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California's growing local push to overhaul PG&E

A worker getting into his PG&E truck
Photo: Justin Sullivan/Getty Images

Nearly two dozen California mayors and county leaders — including San Jose and Sacramento — are pressing state regulators to help them transform the embattled, bankrupt power giant PG&E into a customer-owned cooperative.

Why it matters: Their new letter to the California Public Utilities Commission shows how PG&E's power shutdowns amid wildfire risk and overall performance are prompting calls for a seismic re-think of its structure.

  • The CPUC has a key oversight role in the company's bankruptcy reorganization and recently launched a probe of power shut-offs that have affected millions.

What they're saying: The local officials argue that a cooperative structure would help provide tens of billions of dollars needed for "system hardening, wildfire protection and cyber-security."

  • "A mutualized PG&E can raise capital from a broad pool of debt financing in amounts substantially greater than can an investor-owned PG&E, and at much lower cost," it states.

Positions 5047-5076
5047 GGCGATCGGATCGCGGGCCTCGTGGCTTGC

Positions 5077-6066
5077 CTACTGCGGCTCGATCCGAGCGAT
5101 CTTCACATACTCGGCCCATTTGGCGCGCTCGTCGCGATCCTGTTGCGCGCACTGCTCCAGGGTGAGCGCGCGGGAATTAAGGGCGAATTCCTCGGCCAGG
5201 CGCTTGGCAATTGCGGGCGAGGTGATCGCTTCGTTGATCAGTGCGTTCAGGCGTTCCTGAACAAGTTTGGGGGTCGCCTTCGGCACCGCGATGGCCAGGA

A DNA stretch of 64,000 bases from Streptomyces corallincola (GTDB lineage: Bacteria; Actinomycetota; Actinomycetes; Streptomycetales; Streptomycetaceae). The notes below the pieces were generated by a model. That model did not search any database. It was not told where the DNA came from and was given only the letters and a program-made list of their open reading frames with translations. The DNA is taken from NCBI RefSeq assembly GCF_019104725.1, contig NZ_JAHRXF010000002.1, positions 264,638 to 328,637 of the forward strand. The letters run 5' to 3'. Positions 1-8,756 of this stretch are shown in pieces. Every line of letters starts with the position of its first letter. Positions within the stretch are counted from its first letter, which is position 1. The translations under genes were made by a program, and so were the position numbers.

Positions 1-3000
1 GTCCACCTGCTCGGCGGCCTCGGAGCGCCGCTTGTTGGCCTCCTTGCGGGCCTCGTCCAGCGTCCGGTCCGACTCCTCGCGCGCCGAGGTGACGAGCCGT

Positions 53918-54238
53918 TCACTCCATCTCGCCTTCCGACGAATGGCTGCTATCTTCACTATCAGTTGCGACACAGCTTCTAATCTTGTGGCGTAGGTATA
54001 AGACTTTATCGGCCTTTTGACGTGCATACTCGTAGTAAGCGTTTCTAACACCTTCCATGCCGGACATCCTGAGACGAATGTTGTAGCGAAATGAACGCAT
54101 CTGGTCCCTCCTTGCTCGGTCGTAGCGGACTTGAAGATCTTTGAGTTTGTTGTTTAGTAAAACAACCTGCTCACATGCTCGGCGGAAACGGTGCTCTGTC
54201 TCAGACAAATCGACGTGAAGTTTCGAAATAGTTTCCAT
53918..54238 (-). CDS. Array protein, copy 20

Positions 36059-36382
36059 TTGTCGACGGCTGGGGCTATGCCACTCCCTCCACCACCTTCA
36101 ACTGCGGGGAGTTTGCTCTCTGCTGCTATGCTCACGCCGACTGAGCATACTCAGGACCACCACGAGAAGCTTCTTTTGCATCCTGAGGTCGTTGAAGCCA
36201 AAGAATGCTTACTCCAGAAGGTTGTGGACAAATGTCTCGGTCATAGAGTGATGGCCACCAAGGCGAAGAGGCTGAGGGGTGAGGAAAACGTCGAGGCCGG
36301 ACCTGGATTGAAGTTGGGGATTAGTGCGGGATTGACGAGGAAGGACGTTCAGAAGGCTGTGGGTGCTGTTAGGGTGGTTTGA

• PG&E opposes the plan, per the Wall Street Journal, which reported yesterday on the city and county proposal.

Where it stands: California Gov. Gavin Newsom met yesterday with PG&E's CEO Bill Johnson and "reiterated the state’s frustration with PG&E and strongly urged the parties get to a resolution that ensures what we saw over the last month never happens again and results in a transformed utility," his office said.In recent days Newsom has threatened a state takeover of the company.

The big picture: "Some of Wall Street's biggest names are jostling for control of the utility, including a group of bondholders led by billionaire Paul Singer’s Elliott Management Corp.," Bloomberg reports.

Go deeper ... California wildfires: What you need to know